II. The Evidence in the Bankruptcy Court
A. The Omission of the Rolex Watch
Although he did not list it on his original Schedule B, at trial the Debtor admitted that he owned a Rolex when he filed for relief, but explained that he sold the watch Lussier gave him and replaced it with two different watches purchased from Hingham Jewelers. He gave one watch to his girlfriend and kept the other, which he wore to the § 341 meeting. On cross-examination, the Debtor admitted that the receipt for the two Rolex watches clearly indicated Hingham Jewelers as a Rolex dealer. The Debtor testified that several months prior to filing his bankruptcy petition, he attempted unsuccessfully to sell his Hingham Jewelers Rolex watch at a pawn shop in Newport, Rhode Island, and that because the serial number and Rolex crown hologram on the back of the watch had worn off, it could not be authenticated as a genuine Rolex.
B. The Inconsistent Representations Regarding the Bank Account
On Schedule B, the Debtor listed a Citizens Bank checking account containing $300. At trial, the Debtor testified that he remembered having exactly $264 in the account at the time he filed his petition. The Debtor further explained that he “informally” monitored the account balance through his check register, and ATM and bank receipts, and admitted that he did not keep track of his money very well. Also, “at the time, money came in; money went out,” and he made most payments in cash. On cross-examination, Lussier clearly established that the Debtor had $1,840 in the account on the petition date. Contrary to his sworn representation on Schedule B, the Debtor explained that in response to interrogatories he stated, “what I represented in my bankruptcy Schedule B is accurate as related to cash in my pocket at the time of filing.”
C. The Undervaluation of the Chevelle
On Schedule B, the Debtor listed a 1970 Chevrolet Chevelle worth $9,500. In 2005, the Debtor purchased the Chevelle via eBay for $33,433, and insured the vehicle for $39,000 based upon the opinion of a licensed appraiser. He then took the vehicle to a shop for minor repairs, where it was vandalized. The Debtor never filed an insurance claim for the alleged damage.
Thereafter, the Debtor brought the Chevelle to Ash’s Auto Body (“Ash’s”) to repair the vandalism damage. At Ash’s, he learned that the initial assessment of the Chevelle was flawed, i.e., in disassembling the car, Ash’s found rot and other structural damage. While the exact dates are unclear, it appears from the record that Ash’s started repairing the Chevelle pre-petition and that the repair work extended over approximately a one and one-half year period. The Debtor testified that Ash’s performed approximately $23,000 in repairs on the Chevelle, and the bankruptcy court noted that the interrogatories stated that the Debtor’s parents paid Ash’s more than $25,000 in labor charges, and $3,792 for parts.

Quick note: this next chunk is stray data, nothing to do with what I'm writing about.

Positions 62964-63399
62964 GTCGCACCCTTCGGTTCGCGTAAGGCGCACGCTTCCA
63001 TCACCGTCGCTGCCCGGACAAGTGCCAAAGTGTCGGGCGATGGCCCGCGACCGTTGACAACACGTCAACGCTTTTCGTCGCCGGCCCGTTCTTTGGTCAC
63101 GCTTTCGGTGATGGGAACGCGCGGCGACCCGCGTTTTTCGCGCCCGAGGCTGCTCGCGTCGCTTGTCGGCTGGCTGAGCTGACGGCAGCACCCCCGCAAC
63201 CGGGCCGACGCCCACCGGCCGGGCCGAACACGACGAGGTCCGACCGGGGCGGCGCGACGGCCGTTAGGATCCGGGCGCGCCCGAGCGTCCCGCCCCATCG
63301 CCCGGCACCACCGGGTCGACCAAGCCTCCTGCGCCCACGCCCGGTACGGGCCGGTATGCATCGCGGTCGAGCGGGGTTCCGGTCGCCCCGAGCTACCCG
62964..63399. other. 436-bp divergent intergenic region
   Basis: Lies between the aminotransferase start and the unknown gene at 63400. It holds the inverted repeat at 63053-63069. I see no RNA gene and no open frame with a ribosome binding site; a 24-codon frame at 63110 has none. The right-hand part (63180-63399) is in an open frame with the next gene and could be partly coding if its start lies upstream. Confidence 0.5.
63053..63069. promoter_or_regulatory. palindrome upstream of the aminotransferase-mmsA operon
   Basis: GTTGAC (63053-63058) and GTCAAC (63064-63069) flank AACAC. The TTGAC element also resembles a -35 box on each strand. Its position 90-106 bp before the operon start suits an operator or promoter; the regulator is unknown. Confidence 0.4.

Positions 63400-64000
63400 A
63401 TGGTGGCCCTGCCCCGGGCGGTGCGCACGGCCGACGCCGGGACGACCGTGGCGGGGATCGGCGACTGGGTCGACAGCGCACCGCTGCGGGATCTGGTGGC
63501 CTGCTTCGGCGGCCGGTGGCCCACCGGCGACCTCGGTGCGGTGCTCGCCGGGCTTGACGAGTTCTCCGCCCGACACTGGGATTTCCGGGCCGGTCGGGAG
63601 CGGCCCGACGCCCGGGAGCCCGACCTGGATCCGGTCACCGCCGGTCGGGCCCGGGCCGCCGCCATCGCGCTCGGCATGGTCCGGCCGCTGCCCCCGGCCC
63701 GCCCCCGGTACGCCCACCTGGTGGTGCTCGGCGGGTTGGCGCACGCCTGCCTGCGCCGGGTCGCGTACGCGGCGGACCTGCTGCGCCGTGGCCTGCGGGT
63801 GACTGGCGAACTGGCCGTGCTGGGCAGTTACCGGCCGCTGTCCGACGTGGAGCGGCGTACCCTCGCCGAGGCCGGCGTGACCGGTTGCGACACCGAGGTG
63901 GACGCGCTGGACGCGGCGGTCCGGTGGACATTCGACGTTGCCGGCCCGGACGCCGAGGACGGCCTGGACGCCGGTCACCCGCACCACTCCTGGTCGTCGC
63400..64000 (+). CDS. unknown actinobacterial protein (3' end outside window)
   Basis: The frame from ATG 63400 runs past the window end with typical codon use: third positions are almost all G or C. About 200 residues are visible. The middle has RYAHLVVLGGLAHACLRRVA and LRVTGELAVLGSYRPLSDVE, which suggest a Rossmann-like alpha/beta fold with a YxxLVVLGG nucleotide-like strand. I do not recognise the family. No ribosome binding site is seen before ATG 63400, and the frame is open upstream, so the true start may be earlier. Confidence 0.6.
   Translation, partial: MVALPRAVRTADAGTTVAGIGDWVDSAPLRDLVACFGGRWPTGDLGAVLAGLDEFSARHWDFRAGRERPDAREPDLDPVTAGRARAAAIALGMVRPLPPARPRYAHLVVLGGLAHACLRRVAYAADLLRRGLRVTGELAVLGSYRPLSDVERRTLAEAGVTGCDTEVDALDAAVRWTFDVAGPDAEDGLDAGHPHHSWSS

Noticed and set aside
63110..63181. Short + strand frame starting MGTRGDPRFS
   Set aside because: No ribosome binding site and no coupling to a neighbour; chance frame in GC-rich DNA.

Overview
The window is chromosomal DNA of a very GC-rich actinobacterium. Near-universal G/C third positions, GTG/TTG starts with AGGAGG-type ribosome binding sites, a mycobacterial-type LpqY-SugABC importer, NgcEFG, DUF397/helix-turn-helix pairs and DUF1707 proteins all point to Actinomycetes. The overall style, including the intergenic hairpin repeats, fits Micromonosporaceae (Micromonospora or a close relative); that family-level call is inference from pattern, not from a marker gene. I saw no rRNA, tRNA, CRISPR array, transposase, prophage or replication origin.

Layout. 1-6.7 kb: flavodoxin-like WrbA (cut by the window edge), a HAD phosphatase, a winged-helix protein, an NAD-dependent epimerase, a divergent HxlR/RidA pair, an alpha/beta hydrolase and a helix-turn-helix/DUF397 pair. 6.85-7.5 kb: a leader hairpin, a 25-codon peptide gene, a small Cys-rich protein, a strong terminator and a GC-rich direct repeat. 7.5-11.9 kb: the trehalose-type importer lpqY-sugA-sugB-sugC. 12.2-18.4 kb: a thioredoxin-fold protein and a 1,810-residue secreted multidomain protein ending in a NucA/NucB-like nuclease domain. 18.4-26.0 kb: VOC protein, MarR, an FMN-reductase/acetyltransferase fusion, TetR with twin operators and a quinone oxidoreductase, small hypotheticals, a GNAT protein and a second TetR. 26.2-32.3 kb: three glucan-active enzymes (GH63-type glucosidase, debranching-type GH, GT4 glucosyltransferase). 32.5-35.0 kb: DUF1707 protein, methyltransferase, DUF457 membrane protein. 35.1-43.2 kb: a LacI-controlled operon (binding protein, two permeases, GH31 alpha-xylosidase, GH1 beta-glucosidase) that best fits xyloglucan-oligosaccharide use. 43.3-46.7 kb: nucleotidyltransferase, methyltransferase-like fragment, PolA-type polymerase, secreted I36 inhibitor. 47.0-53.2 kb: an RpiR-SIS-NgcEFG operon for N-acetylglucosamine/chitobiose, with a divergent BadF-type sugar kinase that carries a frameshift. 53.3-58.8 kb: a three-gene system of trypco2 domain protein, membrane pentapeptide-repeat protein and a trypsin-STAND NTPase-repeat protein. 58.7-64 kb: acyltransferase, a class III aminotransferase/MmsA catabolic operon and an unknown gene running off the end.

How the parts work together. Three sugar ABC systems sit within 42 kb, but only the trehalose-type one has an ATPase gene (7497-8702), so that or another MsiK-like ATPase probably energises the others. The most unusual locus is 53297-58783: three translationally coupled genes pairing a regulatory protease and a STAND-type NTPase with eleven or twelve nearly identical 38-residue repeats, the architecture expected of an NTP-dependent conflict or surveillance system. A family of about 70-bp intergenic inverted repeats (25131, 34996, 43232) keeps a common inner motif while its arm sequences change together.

Notwithstanding such large expenditures, the Debtor valued the Chevelle at $9,500 based on a NADA Blue Book value at the time of filing, and testified, based on his knowledge of classic cars, that his car was not worth as much as an original because his vehicle was compromised by having too many incorrect parts. Specifically, the Debtor testified that Mr. Ash told him that his Chevelle had a Buick Skylark clip on a Chevrolet Chevelle frame and body.
In addition to the initial insurance appraisal, the bankruptcy court considered two other appraisals of the vehicle. In her written decision, the bankruptcy judge thoroughly discussed the technical aspects of each appraisal. One appraiser estimated that the vehicle would bring $15,000-$20,000 in a commercially reasonable liquidation sale, and another valued it at $27,300. Neither appraiser mentioned that the car had non-matching parts.
Before considering the merits of an appeal, the Panel must determine whether it has jurisdiction, even if the litigants have not raised the issue. See Boylan v. George E. Bumpus, Jr. Constr. Co. (In re George E. Bumpus, Jr. Constr. Co.), 226 B.R. 724, 725-26 (B.A.P. 1st Cir. 1998). Bankruptcy appellate panels have jurisdiction to hear appeals from “final judgments, orders, and decrees” pursuant to 28 U.S.C. § 158(a)(1) or, “with leave of the court, from interlocutory orders and decrees” pursuant to 28 U.S.C. § 158(a)(3). Fleet Data Processing Corp. v. Branch (In re Bank of New England Corp.), 218 B.R. 643, 645 (B.A.P. 1st Cir. 1998). “A decision is final if it ‘ends the litigation on the merits and leaves nothing for the court to do but execute the judgment.’” Id. at 646. “The Panel has repeatedly ruled that a judgment denying discharge under § 727 is a final order.” Gagne v. Fessenden (In re Gagne), 394 B.R. 219, 224 (B.A.P. 1st Cir. 2008) (citing Fagnant v. Cohen Steel Supply, Inc. (In re Fagnant), 337 B.R. 729 (B.A.P. 1st Cir. 2006)) (internal citations omitted). The Panel has jurisdiction to hear this appeal.STANDARD OF REVIEW